National Journal's annual congressional vote ratings show a breakdown of how Senate and House members voted in 2010, and who was rated the most liberal and most conservative. Members were assigned Rankings
based on their roll-call votes on key economic, social, and foreign-policy issues during 2010. The senators are rated in each of the three issue categories on both liberal and conservative scales, with the scores on each scale given as percentiles. An economic score of 87 on the conservative scale, for example, means that the senator or member was more conservative than 87 percent of his or her colleagues on the key votes in that issue area during 2010. Composite scores are calculated based on the issue-based scores. Members with the same composite scores are tied in rank.Senate Members:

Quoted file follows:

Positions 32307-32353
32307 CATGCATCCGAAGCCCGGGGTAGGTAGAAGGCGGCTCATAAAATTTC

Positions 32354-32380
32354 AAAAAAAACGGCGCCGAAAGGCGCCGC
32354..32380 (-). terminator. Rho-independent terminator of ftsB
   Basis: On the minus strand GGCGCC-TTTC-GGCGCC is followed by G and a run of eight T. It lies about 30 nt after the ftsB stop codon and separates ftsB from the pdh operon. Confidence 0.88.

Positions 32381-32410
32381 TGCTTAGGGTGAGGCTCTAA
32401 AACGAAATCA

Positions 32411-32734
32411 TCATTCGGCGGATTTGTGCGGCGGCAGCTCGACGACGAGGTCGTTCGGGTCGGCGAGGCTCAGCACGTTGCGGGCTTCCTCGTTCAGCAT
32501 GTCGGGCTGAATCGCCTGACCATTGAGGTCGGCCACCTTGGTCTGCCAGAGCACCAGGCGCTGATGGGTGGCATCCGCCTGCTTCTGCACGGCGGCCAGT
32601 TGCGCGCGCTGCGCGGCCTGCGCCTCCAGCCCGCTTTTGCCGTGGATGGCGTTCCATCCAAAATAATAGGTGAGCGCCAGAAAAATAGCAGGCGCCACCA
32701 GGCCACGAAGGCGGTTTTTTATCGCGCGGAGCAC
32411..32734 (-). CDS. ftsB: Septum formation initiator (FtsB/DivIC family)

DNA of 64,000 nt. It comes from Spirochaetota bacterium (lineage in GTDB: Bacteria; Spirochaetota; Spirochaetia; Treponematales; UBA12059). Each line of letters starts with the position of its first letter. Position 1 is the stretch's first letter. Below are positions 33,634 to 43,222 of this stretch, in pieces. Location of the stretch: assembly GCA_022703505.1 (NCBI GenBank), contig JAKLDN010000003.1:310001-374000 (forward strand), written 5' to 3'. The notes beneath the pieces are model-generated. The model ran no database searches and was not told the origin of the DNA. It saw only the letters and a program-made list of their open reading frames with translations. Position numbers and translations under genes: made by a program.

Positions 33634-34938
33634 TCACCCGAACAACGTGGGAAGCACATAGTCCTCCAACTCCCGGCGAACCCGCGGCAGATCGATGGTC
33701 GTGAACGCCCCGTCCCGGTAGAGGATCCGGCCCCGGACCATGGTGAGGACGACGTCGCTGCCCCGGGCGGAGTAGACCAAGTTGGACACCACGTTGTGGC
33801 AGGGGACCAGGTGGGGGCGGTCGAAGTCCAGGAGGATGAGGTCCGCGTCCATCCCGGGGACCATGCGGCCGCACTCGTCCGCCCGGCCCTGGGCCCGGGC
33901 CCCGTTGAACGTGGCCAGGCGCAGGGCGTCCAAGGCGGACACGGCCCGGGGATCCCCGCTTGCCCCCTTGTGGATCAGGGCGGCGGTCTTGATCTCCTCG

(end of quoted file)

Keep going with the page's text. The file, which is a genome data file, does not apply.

RIGHT CLICK the photo below. Choose, "Open link in New Window. Each chart is interactive.
RIGHT CLICK the photo below. Choose, "Open link in New Window. Each chart is interactive:
A few surprses. Among them were John McCain coming in as more conservative than Jim DeMint.